Right winger Jordan Eberle is another first-round pick (22nd overall, 2008) and he will battle Yakupov for playing time on one of the top-two lines. Eberle had 16 points and 21 assists in 48 games last season, finishing one point behind Gagner for second place on the team in scoring.
Also back for the Oilers in 2013-14 are Ales Hemsky, who had nine goals and 20 points last season, and fellow winger Ryan Smyth. At 37 years of age, Smyth will try to bounce back from a dreadful 2013 season that saw him post just two goals and 11 assists over 47 games.
There will also be several new faces up front for the Oilers, including left winger David Perron and centerman Boyd Gordon. The 25-year-old Perron, who was acquired from St. Louis in the Paajarvi trade, is a speedy player who had a pair of 20-goal seasons during his time the Blues and is coming off a 10-goal, 25-point effort in 48 games with St. Louis last season.
Gordon, meanwhile, offers little scoring punch but provides depth as a checking centerman. He could help a team like the Oilers, who are loaded with skill, but often skip the dirty work.
Edmonton's main goal this year is, of course, to make the playoffs and getting this talented offense to take the next step is the way to get there.
DEFENSE - While the forward group is loaded with untapped potential, the defense is even more of a work in progress.
While Darnell Nurse, this past summer's first-round pick, could get a shot to make the team, second-year player Justin Schultz will likely log big-time minutes at the top of the rotation.
Schultz was second to Jeff Petry in average ice time during his rookie campaign in 2013, but he certainly experienced some ups-and-downs. Blessed with a dynamic offensive skill set, Schultz led Edmonton's blue line in both goals (8) and assists (19) but he also had a team-worst rating of minus-17.
Petry, who was paired with Schultz for much of last season, had three goals and nine assists in 2013.
MacTavish also brought in veteran blueliner Andrew Ference, a mainstay on Boston's defense over the last several seasons, to try and bring some stability to the back end. A solid all-around defenseman, the 34-year-old Ference signed a four-year, $13-million deal with Edmonton this summer after posting four goals, nine assists and a plus-nine rating in 48 games for the Bruins last year.
Ference could form a shutdown pairing along with Ladislav Smid, who logged major minutes for the Oilers last season despite offering just one goal and three assists over 48 games.
In addition to the 18-year-old Nurse, who was the seventh selection at the most recent draft, the Oilers also boast another highly-touted defenseman in Oscar Klefbom, the 19th overall pick of the 2011 draft. Both players could push older defenseman like Nick Schultz (no relation to Justin) and Corey Potter for playing time in 2013-14, although the veterans appear to have the inside track for at least one more season.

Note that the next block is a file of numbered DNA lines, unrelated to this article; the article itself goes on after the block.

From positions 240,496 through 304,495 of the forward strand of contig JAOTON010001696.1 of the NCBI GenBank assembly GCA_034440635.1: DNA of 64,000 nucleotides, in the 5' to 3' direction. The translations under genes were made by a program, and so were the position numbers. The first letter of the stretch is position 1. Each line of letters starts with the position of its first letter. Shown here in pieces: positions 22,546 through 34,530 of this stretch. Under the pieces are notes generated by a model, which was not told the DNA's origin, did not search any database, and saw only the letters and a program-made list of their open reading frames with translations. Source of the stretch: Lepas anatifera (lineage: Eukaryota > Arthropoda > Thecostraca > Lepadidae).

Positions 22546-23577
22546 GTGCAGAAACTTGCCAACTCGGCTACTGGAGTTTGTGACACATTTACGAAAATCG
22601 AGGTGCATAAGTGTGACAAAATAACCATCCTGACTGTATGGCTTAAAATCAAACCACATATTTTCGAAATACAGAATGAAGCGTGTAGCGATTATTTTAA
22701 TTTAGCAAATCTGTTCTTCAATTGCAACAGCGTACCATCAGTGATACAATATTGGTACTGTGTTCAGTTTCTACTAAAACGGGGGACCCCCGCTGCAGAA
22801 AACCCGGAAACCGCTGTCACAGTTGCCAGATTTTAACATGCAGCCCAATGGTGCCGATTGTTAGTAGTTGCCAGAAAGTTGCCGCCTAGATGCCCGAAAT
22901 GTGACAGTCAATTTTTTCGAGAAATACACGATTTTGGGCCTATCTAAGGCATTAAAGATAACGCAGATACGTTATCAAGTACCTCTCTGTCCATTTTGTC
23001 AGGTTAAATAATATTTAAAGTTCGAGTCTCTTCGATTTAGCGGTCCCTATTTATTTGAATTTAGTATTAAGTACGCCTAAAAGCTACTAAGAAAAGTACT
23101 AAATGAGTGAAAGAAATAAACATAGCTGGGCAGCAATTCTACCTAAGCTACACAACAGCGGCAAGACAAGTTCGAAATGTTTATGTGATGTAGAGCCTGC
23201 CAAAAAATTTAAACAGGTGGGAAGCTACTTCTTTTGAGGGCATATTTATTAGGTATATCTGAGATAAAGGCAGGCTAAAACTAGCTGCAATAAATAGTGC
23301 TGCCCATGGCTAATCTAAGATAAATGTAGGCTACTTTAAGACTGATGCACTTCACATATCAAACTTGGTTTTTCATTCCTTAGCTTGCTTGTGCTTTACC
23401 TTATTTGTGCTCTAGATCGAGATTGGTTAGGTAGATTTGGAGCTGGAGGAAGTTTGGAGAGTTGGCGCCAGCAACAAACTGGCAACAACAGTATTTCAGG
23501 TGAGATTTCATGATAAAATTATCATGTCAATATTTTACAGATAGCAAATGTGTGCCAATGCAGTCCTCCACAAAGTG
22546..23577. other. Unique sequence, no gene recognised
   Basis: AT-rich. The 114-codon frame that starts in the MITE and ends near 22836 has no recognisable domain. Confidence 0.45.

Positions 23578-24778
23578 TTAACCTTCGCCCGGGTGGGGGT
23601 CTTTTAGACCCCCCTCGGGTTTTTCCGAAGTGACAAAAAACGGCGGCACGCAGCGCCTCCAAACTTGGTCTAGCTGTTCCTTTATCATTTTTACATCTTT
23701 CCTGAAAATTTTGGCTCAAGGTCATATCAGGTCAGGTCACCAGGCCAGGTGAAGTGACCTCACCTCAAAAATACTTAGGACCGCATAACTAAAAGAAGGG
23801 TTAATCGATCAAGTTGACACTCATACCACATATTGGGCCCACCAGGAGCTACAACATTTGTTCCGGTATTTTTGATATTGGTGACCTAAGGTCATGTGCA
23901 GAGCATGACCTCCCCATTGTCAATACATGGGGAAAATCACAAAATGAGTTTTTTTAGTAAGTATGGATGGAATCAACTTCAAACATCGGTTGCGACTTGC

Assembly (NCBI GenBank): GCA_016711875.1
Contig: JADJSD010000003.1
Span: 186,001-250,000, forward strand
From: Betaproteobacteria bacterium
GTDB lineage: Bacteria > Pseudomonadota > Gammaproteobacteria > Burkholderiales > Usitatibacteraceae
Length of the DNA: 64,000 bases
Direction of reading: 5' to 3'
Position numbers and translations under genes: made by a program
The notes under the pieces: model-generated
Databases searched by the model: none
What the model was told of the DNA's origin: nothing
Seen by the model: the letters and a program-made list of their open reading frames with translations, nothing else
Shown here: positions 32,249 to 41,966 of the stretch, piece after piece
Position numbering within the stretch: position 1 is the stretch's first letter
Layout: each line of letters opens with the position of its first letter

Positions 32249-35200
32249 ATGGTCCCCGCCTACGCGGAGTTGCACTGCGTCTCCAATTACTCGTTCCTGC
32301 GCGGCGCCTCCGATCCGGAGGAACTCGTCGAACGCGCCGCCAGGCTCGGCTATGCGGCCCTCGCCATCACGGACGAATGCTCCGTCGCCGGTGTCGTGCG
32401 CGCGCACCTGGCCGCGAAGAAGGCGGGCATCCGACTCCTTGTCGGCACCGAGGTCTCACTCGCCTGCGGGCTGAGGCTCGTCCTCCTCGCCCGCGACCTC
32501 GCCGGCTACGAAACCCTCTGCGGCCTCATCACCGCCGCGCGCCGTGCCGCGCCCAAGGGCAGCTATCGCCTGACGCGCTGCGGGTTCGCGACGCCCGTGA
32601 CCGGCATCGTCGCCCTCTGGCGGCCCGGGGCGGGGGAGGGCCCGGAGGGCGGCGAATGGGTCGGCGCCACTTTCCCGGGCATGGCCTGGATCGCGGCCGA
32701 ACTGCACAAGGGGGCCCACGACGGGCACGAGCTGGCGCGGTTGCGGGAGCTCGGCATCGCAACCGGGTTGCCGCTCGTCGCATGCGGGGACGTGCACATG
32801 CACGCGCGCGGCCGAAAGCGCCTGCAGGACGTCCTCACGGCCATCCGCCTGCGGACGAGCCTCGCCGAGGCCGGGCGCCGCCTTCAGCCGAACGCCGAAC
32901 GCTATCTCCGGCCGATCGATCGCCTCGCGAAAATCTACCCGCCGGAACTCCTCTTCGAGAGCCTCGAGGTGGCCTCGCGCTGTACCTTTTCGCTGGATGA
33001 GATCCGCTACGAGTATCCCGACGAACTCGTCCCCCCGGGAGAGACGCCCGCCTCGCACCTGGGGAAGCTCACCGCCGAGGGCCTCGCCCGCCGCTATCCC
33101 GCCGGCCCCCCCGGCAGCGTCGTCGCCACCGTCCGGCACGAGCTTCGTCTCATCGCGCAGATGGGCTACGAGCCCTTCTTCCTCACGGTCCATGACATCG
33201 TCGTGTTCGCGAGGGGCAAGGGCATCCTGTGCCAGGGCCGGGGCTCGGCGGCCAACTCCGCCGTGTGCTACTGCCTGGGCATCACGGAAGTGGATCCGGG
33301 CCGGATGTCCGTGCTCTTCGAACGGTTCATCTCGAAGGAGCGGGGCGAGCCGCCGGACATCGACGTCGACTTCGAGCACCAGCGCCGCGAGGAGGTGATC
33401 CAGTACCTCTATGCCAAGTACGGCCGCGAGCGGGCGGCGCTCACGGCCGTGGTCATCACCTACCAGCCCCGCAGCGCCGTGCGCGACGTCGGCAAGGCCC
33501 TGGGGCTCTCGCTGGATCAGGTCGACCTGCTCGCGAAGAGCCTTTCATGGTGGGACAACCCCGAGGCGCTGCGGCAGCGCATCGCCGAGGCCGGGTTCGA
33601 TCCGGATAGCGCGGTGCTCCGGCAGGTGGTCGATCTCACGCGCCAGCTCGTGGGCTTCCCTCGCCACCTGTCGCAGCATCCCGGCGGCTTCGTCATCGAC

GOALTENDING - Last season, Devan Dubnyk supplanted veteran Nikolai Khabibulin as Edmonton's starting goaltender and enters this season with the No. 1 job all to himself.
Khabibulin departed to sign a free-agent deal with Chicago and the Oilers replaced him with Jason LaBarbera, who at 33 years of age seems to be a better backup option than his 40-year-old predecessor.
Dubnyk performed well under difficult circumstances for the Oilers last season, facing a ton of rubber on a nightly basis thanks in part to a defense that had a rough time getting the puck out of its own end. Still, the 27-year- old managed to record a strong .920 save percentage to go with a 2.57 goals against average and 14-6-6 record in 2013.
LaBarbera is coming off a solid showing in Phoenix, where he went 4-6-2 with a 2.64 GAA and .923 save percentage in 15 games (10 starts) last season.
WHEN ALL IS SAID AND DONE - With the onset of realignment, the Oilers will play this season in the Pacific Division, which will boast four teams -- Anaheim, Los Angeles, San Jose and Vancouver -- that qualified for the playoffs last spring. The switch could make it difficult for Edmonton to end its lengthy playoff drought this season, unless Eakins finds a way to make everything click in his first year as an NHL head coach. Edmonton desperately needs to prove it's more than just a collection of former high draft picks. But, if they miss the playoffs badly again in 2013-14, MacTavish's roster purge from this past summer could look like a walk in the park.